So simple lead alone is insufficient, as it is necessary to shield from the secondary radiation byproducts that result from the cosmic rays striking the lead, too!
     
  7. jim appleyard

    jim appleyard Member

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    Kryptonite is the real killer tho'!
     
  8. MikeSeb

    MikeSeb Member

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    Wow. What interesting arcana! A trove.

    I love this place!
     
  9. Q.G.

    Q.G. Inactive

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    Except, of course, the big part of it produced by "our own sun". :wink:
     
  10. Mahler_one

    Mahler_one Member

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    Cosmic rays, and stray radiation added to the incredible effect of Grandma's Gefilte Fish...sorry, I just couldn't resist...
     
  11. Photo Engineer

    Photo Engineer Subscriber

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    Dont worry. I was kinda tongue in cheek. :D

    Sorry.

    There is little or no silver in film. It is 99.999+% Silver halide with some sulfides present and other silver salts. Any silver metal is there as a latent image if the film is exposed and that is quite resistant to oxidation. The latent image is in very low concentration and can fade with time as well.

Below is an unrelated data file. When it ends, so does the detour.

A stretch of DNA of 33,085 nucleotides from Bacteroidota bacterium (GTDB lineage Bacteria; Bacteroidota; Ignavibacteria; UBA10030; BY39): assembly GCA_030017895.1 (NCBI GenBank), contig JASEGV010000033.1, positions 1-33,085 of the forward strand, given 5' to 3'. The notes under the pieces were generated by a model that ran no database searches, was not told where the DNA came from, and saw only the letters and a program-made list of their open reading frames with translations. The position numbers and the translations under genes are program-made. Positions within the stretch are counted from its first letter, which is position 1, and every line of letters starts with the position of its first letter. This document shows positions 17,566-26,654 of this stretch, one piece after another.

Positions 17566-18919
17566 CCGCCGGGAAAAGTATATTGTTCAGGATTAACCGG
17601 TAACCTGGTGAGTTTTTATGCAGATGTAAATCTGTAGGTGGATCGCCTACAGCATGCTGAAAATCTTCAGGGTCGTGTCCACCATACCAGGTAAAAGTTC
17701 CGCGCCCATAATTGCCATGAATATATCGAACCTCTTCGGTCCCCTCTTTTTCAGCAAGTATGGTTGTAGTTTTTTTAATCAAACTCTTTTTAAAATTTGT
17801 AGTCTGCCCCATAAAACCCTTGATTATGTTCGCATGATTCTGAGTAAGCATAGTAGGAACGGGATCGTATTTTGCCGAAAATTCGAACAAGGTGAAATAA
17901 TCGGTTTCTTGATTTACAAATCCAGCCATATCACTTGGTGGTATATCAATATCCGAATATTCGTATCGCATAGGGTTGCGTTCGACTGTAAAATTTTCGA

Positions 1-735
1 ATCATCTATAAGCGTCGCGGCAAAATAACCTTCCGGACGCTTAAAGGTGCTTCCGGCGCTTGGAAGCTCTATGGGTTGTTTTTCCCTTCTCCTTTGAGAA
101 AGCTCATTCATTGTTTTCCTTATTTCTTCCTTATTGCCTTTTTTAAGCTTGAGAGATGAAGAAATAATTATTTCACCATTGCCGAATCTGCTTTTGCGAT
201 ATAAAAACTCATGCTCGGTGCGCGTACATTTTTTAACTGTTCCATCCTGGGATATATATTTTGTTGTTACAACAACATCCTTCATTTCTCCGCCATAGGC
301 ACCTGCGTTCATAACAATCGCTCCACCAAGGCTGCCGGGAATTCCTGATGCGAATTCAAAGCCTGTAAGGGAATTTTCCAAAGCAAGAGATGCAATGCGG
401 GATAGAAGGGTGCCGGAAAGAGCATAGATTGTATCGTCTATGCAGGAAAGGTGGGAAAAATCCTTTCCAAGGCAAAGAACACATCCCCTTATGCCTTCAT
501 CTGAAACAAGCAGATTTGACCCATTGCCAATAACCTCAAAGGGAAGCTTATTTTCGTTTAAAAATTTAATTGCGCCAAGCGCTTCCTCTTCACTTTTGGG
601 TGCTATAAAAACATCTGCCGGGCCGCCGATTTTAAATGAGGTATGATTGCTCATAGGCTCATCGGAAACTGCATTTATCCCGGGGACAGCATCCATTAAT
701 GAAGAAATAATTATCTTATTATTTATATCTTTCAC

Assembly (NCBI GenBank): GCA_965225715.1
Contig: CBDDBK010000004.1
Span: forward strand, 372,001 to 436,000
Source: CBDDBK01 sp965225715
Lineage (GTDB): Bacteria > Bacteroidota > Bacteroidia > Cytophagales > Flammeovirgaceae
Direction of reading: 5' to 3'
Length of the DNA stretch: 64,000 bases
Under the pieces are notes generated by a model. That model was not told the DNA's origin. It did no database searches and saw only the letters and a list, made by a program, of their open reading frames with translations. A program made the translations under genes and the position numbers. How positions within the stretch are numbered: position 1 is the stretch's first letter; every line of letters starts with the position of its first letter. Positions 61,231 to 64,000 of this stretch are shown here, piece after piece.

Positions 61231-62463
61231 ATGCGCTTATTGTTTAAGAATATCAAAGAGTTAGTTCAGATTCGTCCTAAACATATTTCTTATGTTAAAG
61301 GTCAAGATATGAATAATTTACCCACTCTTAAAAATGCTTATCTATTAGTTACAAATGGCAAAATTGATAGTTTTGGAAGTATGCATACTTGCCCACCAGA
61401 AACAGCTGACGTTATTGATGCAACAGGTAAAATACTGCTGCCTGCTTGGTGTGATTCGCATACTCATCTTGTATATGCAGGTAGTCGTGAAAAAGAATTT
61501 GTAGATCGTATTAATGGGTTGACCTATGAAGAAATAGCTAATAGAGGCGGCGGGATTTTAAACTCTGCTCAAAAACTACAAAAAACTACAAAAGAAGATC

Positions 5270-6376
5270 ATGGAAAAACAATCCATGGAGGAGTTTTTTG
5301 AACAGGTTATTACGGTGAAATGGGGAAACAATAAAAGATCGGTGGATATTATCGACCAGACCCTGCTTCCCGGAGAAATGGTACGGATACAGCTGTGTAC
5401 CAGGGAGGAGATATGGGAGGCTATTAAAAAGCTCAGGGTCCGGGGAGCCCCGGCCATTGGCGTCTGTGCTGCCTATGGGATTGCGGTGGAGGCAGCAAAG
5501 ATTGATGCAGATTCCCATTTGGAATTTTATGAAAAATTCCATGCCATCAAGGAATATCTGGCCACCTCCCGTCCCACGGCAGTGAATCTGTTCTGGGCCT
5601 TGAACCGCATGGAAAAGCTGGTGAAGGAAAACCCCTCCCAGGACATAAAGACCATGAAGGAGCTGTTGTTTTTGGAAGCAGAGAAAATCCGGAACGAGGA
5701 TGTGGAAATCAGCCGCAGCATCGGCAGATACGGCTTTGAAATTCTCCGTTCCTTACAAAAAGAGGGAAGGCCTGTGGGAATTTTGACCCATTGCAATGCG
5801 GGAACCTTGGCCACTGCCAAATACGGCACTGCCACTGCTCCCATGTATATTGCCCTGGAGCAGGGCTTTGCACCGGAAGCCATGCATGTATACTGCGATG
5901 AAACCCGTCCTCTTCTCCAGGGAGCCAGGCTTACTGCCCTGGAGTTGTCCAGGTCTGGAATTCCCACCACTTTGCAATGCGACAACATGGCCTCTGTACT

I shield all of my film from Kryptonite radiation! :D

    The Van Allen belt created by the magnetic field of the earth does a good job off keeping the sun's radiation away, but a poorer job with the higher energy of the cosmic background radiation. Much of the sun's radiation is in the form of neutrinos that go right through us and our film with no harm being done whatsoever.

    The bottom line is that there is no easy way to preserve film from heat and radiation effects.

    PE
     
  12. ic-racer

    ic-racer Member

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    Stockpile slow film.

    It is less sensitive to all the nasties. By using the required low exposure index and blasting the film with photons, the ratio of photon exposure to cosmic ray exposure favors the latent image.
     
  13. Sirius Glass

    Sirius Glass Subscriber

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    Even better: Stockpile developed film. It does not fog! :tongue:

    Steve
     
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  15. Kirk Keyes

    Kirk Keyes Member

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    Outer Space is not the only sources of radiation. Since no one has mentioned it, the Earth itself is a source as well. Or your house. Or your granite counter tops.

    Depending on where you live, the bedrock or the soil under your house can give of radiation or radon gas, which is radioactive as well. If your house is made of rock or bricks, it will likely be more radioactive than a house made of wood.

    And the bit about granite countertops - I was talking with the state radiation officer a few months ago, and he was saying that some agencies are investigating measure granite counter tops to make sure the amout of radiation they release it safe. He found it interesting as granite, being a natural product, did not typically fall under his sphere of concern. He said granite is typically not a big issue, but he said the veins of red that are found in some granites are the areas of interest and much more radioactive than typical granite.
     
  16. 2F/2F

    2F/2F Member